“What distinguishes all of South Florida is that it’s got this porous limestone base,” says Ashley Dawson, author of Extreme Cities. No matter what barriers you put between yourself and the sea, water will be able to seep around it. In Miami Beach, king tides regularly flood up through the city’s storm drains, hurricane or no. At the most dire moments before Irma made landfall, Miami — with an average elevation of 6 feet above sea level — was predicted to see as much as 10 feet of storm surge.

When Irma made a last minute swerve inland, pushing the storm surge away from populated coastal cities, much of the predicted damage was avoided. Still, Miami and Jacksonville saw several feet of flooding, power outages, and overwhelmed infrastructure.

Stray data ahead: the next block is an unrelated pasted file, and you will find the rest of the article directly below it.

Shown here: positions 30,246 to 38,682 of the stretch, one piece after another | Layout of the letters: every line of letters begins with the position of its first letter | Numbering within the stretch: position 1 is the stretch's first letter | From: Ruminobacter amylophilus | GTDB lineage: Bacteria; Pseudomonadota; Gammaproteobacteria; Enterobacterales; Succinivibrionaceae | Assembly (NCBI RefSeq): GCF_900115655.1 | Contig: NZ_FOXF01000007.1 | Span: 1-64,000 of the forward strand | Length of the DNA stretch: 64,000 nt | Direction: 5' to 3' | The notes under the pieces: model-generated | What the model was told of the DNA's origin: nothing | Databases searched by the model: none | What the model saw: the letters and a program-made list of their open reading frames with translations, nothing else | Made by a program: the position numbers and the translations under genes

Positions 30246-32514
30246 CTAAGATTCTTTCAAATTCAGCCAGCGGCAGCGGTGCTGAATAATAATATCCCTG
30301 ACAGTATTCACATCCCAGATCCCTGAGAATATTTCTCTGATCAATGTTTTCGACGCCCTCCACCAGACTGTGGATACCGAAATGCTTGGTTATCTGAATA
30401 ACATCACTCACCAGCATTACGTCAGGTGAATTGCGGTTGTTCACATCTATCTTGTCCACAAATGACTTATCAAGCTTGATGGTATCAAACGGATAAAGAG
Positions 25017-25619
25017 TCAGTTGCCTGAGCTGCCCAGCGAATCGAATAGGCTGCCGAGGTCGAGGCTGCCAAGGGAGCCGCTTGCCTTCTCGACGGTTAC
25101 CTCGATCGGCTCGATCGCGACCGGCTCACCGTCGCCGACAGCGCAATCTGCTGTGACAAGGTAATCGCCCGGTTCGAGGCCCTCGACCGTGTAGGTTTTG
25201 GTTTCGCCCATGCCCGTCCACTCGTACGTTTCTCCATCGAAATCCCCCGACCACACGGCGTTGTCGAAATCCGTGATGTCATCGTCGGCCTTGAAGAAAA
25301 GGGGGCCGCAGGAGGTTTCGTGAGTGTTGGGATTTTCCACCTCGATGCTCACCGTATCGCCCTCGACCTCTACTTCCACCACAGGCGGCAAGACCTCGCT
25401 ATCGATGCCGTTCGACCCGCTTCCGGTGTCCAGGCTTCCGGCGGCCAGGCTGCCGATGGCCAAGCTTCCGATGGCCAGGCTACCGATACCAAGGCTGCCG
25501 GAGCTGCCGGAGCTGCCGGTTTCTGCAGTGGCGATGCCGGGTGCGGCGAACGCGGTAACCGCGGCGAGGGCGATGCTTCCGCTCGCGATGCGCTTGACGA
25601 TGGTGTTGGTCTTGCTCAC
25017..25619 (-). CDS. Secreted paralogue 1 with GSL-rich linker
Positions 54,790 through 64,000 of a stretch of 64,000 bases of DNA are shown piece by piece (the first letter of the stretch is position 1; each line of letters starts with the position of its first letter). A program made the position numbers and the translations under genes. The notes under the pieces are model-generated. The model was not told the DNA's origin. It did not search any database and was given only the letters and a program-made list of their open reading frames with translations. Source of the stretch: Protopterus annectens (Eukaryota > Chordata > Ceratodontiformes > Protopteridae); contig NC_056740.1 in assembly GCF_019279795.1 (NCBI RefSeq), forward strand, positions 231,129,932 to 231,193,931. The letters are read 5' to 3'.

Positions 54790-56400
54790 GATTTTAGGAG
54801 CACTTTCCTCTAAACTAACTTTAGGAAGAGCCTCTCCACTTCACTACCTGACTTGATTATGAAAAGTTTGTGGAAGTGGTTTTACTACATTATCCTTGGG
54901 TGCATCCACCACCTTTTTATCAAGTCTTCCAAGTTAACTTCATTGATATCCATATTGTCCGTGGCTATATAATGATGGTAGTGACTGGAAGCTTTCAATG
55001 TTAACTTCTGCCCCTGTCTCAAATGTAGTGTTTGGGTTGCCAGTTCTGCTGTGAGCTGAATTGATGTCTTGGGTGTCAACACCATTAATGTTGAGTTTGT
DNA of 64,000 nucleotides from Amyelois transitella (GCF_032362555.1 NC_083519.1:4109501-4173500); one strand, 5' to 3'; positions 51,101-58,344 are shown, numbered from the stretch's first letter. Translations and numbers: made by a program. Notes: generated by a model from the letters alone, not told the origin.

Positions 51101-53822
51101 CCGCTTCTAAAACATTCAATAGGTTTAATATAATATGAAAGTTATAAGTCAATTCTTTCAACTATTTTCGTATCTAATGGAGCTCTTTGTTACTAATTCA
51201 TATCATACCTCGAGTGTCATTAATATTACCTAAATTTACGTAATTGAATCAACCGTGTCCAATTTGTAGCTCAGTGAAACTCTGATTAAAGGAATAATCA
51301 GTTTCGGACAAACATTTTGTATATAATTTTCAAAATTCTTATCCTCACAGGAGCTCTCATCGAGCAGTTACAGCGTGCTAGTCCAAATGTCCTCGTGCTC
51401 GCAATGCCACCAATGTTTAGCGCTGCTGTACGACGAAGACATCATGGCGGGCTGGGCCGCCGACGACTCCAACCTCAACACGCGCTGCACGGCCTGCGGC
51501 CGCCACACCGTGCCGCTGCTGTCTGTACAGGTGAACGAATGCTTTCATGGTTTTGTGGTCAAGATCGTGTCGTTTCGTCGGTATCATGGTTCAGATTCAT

Other cities, like Tampa and Sarasota, remain especially vulnerable because they sit on the on the edge of very shallow seas, Dawson says. That means when storms sweep in from deeper ocean they pile up some extremely high, extremely powerful waves ahead of them. Although Tampa only ended up with a couple of feet of storm surge from Irma, initial forecasts were chilling; if the storm had veered a different way, nine to 15 feet of surge might have slammed into the city.

Shoreline habitats like dunes and wetlands can block storm surge, usually the deadliest part of a major hurricane, because they slow down dangerous waves and prevent water from moving as far inland as it would without them.

A recent study in Nature’s online journal calculated that wetlands saved New York $625 million in flooding damage during Hurricane Sandy in 2012, by absorbing both storm surge and rain.

“As a rule of thumb, you can expect larger and more prominent ecosystems to provide more protection,” says Nowicki.